SPIEGEL ONLINE: Why then is President Barack Obama's Democratic Party so wary of considering an increase in government spending?
Reich: It started with the bailout of Wall Street. The socalled Tea Party movement that's gradually taking over the Republican Party began when President George W. Bush and, after him, President Obama provided Wall Street with $700 billion. It looked and felt like an insider job, a rigged deal to many Americans. In the US, when there is a sense that government and business are in cahoots, the tendency is to blame government rather than business. Had Obama put very strict conditions on that bailout, requiring for example, that Wall Street firms lend to small businesses, that homeowners be allowed to reorganize their mortgage debts under personal bankruptcy, that they limited their own pay, I don't think we would have had the kind of reaction we did. Obama also failed to connect the dots, showing America that the financial reform bill, the health care bill, and the jobs bill, the stimulus package, were all part of a broader effort to restore the middle class and fairness in the American economy.
SPIEGEL ONLINE: It is easy to blame the politicians. But what about the American consumers? They went on a spending spree -- and should have known better.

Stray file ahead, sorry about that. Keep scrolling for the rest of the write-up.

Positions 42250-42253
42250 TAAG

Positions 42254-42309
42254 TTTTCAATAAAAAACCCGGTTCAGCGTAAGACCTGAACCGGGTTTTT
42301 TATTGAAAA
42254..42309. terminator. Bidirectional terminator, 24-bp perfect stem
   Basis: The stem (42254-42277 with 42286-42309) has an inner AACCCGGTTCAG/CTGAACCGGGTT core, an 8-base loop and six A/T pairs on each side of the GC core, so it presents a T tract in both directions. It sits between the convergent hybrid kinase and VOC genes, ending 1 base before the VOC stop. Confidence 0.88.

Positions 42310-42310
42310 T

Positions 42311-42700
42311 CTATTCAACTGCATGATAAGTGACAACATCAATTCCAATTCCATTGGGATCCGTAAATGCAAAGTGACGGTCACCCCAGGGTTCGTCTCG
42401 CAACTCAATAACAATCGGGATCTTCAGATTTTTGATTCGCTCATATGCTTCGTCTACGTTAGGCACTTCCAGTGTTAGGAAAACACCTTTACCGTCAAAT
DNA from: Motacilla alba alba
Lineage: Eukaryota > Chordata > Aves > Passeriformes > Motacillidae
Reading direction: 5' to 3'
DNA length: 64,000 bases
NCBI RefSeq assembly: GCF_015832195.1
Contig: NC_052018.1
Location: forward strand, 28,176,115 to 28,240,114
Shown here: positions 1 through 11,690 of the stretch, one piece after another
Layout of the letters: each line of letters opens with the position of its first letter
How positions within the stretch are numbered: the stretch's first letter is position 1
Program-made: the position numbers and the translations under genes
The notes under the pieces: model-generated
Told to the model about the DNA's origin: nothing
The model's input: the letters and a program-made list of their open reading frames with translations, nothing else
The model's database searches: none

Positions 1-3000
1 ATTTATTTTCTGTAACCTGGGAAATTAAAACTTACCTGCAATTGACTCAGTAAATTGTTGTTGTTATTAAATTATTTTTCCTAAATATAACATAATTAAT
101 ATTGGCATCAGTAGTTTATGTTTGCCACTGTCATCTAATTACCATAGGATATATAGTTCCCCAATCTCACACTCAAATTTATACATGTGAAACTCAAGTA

Reich: The American economy has grown dramatically over the last three decades, but median wages have barely grown at all. Median family incomes have grown slightly but only because women have gone into the paid workforce in great numbers, because everyone was working longer and because people had more disposable income to the extent that they could borrow. Now we're in trouble because all of those coping mechanisms, as I call them, are exhausted. When so much income goes to the top, the vast middle class and working class simply don't have enough money to buy all the things the economy is capable of producing without going deep into debt, and that debt bubble cannot be sustained. To suggest that the problem is that American consumers spent beyond their means begs a far more fundamental question: Why didn't their means increase as the economy increased in size dramatically. We have not seen such a large gap between the top and the bottom since 1929 and you know what happened then.